The Cayuga were one of the original member tribes of the League of the Iroquois or Five Nations Confederacy. The Cayuga, living mostly in Ontario, New York, Wisconsin, and Oklahoma in the 1980s, numbered more than three thousand. In late aboriginal and early historic times the Cayuga occupied a narrow strip of territory centering on Cayuga and Owasco lakes in New York and stretching south from Lake Ontario toward the Susquehanna River. In 1660 they numbered approximately fifteen hundred.
The Cayuga were drawn into the American Revolution on the side of the British, and in 1779 their villages were destroyed by American forces. Subsequently, many of the Cayuga migrated to Canada and established two villages on the Six Nations Reserve, while others scattered among other of the Iroquois tribes in New York. In the early nineteenth century some of the Cayuga remaining in New York migrated to Ohio, and from there to Indian Territory (Oklahoma) in 1831. Others joined the Oneida in migrating to Wisconsin in 1832.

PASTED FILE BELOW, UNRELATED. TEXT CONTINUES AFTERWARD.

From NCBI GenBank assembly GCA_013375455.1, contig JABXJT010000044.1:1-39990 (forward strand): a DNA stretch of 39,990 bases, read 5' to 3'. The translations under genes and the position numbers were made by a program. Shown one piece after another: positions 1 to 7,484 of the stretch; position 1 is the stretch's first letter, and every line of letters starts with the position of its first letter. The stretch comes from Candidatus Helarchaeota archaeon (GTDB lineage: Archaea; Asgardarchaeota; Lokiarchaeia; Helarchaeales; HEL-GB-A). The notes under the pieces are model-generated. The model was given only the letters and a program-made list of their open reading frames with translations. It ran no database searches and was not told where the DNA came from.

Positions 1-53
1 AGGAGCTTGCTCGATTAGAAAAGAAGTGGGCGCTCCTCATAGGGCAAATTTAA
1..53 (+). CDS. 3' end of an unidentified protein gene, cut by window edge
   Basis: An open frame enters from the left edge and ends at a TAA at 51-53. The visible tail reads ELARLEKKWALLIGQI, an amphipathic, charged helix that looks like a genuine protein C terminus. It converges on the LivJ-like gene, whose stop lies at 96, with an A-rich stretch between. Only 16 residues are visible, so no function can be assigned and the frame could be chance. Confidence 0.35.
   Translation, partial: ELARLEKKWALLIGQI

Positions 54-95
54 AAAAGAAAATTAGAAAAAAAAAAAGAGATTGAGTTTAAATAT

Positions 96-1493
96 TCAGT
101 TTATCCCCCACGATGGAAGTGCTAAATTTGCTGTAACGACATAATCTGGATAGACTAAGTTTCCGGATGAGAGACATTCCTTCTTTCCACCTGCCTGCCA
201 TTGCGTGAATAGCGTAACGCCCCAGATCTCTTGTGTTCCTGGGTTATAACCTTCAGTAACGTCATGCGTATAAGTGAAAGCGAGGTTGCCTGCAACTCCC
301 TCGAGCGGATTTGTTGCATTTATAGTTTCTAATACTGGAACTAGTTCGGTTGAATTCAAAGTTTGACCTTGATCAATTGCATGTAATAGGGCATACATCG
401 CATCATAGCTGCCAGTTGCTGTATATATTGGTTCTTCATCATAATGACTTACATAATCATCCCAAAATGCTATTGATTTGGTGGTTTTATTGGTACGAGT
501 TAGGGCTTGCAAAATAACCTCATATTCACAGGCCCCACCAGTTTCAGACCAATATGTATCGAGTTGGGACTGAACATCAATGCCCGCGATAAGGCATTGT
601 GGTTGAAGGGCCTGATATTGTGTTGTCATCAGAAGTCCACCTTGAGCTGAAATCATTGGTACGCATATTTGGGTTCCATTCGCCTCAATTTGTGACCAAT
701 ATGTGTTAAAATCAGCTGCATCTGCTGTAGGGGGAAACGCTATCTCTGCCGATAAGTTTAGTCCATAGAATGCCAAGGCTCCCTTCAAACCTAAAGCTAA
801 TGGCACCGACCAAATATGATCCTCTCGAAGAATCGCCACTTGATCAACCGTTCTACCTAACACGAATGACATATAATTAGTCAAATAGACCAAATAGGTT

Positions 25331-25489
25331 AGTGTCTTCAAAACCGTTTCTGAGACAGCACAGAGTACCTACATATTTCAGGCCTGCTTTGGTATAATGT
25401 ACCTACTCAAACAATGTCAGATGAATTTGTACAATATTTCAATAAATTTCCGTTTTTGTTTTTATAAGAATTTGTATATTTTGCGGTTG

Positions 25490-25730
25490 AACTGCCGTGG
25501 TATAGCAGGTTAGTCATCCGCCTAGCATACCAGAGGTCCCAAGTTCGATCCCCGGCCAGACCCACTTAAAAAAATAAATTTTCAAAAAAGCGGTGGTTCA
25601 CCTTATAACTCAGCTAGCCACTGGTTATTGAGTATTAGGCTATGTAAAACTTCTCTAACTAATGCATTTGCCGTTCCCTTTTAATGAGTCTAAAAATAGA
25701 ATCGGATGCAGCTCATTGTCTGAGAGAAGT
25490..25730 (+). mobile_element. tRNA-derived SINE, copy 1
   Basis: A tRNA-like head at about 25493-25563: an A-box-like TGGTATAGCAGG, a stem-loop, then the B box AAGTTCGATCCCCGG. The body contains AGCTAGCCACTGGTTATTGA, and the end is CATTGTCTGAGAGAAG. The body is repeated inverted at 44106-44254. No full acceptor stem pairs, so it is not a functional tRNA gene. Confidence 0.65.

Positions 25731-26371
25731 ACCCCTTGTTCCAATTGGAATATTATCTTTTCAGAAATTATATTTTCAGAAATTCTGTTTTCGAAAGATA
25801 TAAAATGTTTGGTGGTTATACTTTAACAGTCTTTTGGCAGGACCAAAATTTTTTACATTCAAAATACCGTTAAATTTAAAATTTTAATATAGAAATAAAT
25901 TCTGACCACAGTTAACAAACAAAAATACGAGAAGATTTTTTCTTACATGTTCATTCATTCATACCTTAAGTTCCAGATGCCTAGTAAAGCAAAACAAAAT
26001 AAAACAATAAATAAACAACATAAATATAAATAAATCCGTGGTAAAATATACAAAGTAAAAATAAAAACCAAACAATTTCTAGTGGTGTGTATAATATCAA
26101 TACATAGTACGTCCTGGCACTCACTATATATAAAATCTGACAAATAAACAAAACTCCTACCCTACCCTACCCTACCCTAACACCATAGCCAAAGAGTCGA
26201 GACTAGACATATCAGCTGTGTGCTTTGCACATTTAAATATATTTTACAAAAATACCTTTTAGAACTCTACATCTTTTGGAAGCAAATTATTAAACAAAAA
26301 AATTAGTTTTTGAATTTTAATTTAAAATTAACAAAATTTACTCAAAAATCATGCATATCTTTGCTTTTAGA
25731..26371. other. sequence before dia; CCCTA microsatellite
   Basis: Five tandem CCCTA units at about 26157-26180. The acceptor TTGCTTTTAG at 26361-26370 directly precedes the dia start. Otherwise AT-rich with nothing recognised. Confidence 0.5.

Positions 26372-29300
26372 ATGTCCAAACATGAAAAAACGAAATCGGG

Traditionally, the Cayuga were a hunting and farming people, but gathering and fishing were also important Subsistence activities. The Cayuga held ten of the fifty hereditary sachem positions in the council of the League of the Iroquois and, along with the Oneida, were known as "Younger brothers" of the confederacy.
See also Iroquois
Wait, Mary Van Sickle, and William Heidt, Jr. (1966). The Story of the Cayugas, 1609 -1809. Ithaca, N.Y.: De Witt historical Society of Tompkins County.
Cayuga Lake (kāyōō´gə, kī–, kə–), 38 mi (61 km) long and 1 to 3.5 mi (1.6–5.6 km) wide, W central N.Y.; longest of the Finger Lakes. It is connected by the Seneca-Cayuga Canal to the New York State Canal System. Cornell and Wells College overlook Cayuga's clifflike banks. Near the southern end of the lake are Taughannock Falls, 215 ft (66 m) high.
Cayuga: see Iroquois Confederacy.